This Second Sunday of Advent we hear about God’s messenger John the Baptist (who was the last of the Old Testament prophets). He was a transitional figure between the covenant God made with Israel and the covenant that was established with Christ. John’s cry today is for us to return to the Lord (remember last week’s Psalm) and to change our lives. That is his message of hope: if we prepare ourselves well, and we empty ourselves of all things but the desire for God, God will fill us with goodness. We could use a bit more of that right now, I think… So, what do we do for conversion and repentance?
St. Peter reminds us that God is patient with us, and He is waiting for us to repent. We await “new heavens and a new earth” and St. Peter warns us to be eager to be “found without spot or blemish” and at peace. Conduct “yourselves with holiness and devotion.” This is difficult to do in this (or any) season or time; we are always faced with this challenge to our choices and priorities. The world sells you Christmas without Christ, and holi-days that are not Holy Days.
If we listen closely to Isaiah today, some “major landscaping” should be taking place within us and in our homes—I liked this landscaping image from one of the commentary writers. Isaiah tells us: “Every valley shall be filled in, every mountain and hill made low; the rugged land shall be made a plain, the rough country, a broad valley.” Think of it: in our conversion we are changing our rough country—our valleys of depression, loneliness and confusion; mountains and hills of sharp grudges, doubts and lies; the rugged land of poor health, addiction, mistakes; the unsure footing through financial hardship, the personal loss, persecution, wounded relationships—much of which has come to light in this pandemic. To change the landscape of our lives is conversion in a big way. Are you making it easy for the Lord to enter in for you and yours? What changes are taking place in your home during Advent that will allow for filled in valleys and smoother places?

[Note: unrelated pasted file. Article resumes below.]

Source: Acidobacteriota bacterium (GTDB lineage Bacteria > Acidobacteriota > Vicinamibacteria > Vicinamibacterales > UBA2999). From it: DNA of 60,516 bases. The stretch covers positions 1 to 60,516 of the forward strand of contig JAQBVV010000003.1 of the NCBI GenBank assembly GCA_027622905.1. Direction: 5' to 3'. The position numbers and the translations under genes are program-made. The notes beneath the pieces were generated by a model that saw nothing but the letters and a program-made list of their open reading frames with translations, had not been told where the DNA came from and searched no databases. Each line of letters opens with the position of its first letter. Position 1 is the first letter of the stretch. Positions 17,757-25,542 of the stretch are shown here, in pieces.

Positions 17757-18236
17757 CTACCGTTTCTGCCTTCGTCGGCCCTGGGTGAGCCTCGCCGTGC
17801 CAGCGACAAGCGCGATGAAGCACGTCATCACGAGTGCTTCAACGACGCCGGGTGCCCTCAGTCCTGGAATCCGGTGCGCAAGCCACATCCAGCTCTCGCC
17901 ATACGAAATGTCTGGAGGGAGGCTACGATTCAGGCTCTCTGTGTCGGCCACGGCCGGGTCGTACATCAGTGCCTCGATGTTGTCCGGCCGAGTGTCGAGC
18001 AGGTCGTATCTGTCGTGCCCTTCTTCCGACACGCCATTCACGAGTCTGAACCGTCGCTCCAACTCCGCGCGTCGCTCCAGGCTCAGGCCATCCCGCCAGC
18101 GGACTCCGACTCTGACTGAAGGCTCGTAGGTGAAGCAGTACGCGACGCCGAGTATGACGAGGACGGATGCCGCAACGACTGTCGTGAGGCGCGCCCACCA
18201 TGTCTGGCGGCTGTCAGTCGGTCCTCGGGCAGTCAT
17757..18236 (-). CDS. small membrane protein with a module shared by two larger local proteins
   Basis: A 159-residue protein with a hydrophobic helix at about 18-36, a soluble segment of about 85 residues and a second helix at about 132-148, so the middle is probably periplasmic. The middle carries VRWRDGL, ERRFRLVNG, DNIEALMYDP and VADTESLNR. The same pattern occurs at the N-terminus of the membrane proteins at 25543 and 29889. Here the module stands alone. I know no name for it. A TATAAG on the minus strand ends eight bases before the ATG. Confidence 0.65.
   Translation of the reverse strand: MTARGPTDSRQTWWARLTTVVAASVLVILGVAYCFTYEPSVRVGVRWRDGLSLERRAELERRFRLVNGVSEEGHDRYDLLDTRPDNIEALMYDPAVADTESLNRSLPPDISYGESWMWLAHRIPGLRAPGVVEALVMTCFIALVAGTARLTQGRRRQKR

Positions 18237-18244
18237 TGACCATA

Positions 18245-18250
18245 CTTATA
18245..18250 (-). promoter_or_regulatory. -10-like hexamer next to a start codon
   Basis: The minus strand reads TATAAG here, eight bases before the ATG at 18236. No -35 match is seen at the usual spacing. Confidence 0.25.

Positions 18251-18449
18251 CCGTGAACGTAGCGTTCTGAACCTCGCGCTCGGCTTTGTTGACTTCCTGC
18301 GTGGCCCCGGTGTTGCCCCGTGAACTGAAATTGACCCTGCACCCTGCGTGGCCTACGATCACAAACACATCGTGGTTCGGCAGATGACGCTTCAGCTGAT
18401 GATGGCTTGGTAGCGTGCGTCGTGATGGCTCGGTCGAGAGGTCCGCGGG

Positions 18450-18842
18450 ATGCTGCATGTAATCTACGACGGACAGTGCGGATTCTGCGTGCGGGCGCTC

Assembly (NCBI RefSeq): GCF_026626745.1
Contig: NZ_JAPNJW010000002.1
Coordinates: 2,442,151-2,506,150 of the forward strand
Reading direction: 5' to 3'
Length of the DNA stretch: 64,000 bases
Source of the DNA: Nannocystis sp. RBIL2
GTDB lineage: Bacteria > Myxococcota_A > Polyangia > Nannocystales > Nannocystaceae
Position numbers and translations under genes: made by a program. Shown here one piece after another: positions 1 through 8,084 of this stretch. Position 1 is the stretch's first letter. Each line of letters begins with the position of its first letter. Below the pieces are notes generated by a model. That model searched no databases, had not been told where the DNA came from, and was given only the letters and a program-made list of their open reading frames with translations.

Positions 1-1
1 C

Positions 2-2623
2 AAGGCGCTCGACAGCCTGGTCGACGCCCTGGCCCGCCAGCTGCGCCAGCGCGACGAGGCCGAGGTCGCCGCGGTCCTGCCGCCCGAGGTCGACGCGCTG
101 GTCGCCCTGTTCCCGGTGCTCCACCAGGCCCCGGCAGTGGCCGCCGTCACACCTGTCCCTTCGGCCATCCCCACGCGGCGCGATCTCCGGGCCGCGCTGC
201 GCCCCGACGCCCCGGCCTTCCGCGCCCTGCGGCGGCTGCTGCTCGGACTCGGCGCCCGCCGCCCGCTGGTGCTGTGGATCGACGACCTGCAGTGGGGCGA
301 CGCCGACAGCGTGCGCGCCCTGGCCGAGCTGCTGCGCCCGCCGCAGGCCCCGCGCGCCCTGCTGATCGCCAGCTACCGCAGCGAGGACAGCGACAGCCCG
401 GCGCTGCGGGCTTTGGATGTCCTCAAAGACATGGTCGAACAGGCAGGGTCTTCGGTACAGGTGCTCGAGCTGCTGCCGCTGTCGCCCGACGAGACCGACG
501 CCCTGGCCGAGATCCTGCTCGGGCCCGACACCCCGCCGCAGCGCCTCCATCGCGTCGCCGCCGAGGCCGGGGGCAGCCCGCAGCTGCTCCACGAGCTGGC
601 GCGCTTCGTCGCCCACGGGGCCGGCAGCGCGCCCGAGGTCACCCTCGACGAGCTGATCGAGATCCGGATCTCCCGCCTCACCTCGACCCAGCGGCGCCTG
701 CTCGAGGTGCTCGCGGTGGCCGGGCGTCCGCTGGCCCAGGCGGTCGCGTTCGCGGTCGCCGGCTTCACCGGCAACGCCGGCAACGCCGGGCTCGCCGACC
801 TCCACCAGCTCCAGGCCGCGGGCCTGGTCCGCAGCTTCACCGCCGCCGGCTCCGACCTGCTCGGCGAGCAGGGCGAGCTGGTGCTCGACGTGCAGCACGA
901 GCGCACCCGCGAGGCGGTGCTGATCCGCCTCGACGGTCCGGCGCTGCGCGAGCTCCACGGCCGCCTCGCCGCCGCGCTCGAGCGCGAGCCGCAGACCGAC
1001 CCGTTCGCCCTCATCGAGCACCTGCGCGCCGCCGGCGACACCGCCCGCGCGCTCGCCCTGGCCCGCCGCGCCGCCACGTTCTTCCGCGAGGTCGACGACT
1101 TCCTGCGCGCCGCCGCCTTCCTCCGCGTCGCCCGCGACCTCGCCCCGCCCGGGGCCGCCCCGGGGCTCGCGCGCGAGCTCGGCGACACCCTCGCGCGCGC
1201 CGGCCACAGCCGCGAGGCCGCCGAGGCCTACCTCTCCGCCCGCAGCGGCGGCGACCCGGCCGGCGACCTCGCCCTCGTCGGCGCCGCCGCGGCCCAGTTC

What do we have to do? In Advent John the Baptist tells us to repent. It is our opportunity to look at the valleys and mountains we must scale in our lives in order to make God first in all things; to “Ready the Way” for Him to enter into our hearts and minds, to landscape, order and arrange our lives so He may enter easily. We must put the Christ back in Christmas and make our choices and priorities holy ones. And God will help us make our rough places smooth if we let Him. By virtue of our baptism we are like John the Baptist: we also are heralds of God’s truth to those around us. As we live in Advent and prepare for Christmas, we also await the new heavens and the new earth in which righteousness dwells. We know that: “The glory of the Lord shall be revealed, and all people shall see it together.” Maybe today, maybe right here and right now, in all that we say and do.
Keep singing in your hearts!
Just a note: I and another member of our St. Aidan Music Ministry, Nick Canzano (Guitar), will be playing and singing for “Advent by Candlelight” this Wednesday, December 9th at 6:30 pm in our church. All are invited: bring friends, wear masks and make space between you as usual in church. As your entrance “ticket,” please bring money and/or canned goods to donate to our food pantry for Christmas. Since this year the Music Ministry isn’t doing a Pageant to collect those needed food and funds, I thought this might be a good way to help the pantry recoup from our Thanksgiving food drive. Thanks to the Women’s Group of St. Aidan!
Nick and I will be “riding the line” between Advent and Christmas in our program entitled “Be the Light.” It will include some familiar contemporary favorites from both Seasons. We hope to see you there with your donations for a good cause!
More: Thanksgiving is much on my mind. Here is a lovely choral piece by the great American composer, Aaron Copeland.
This brought tears to my eyes—enjoy!
The Promise of Living: https://youtu.be/Rx-dReVRsl4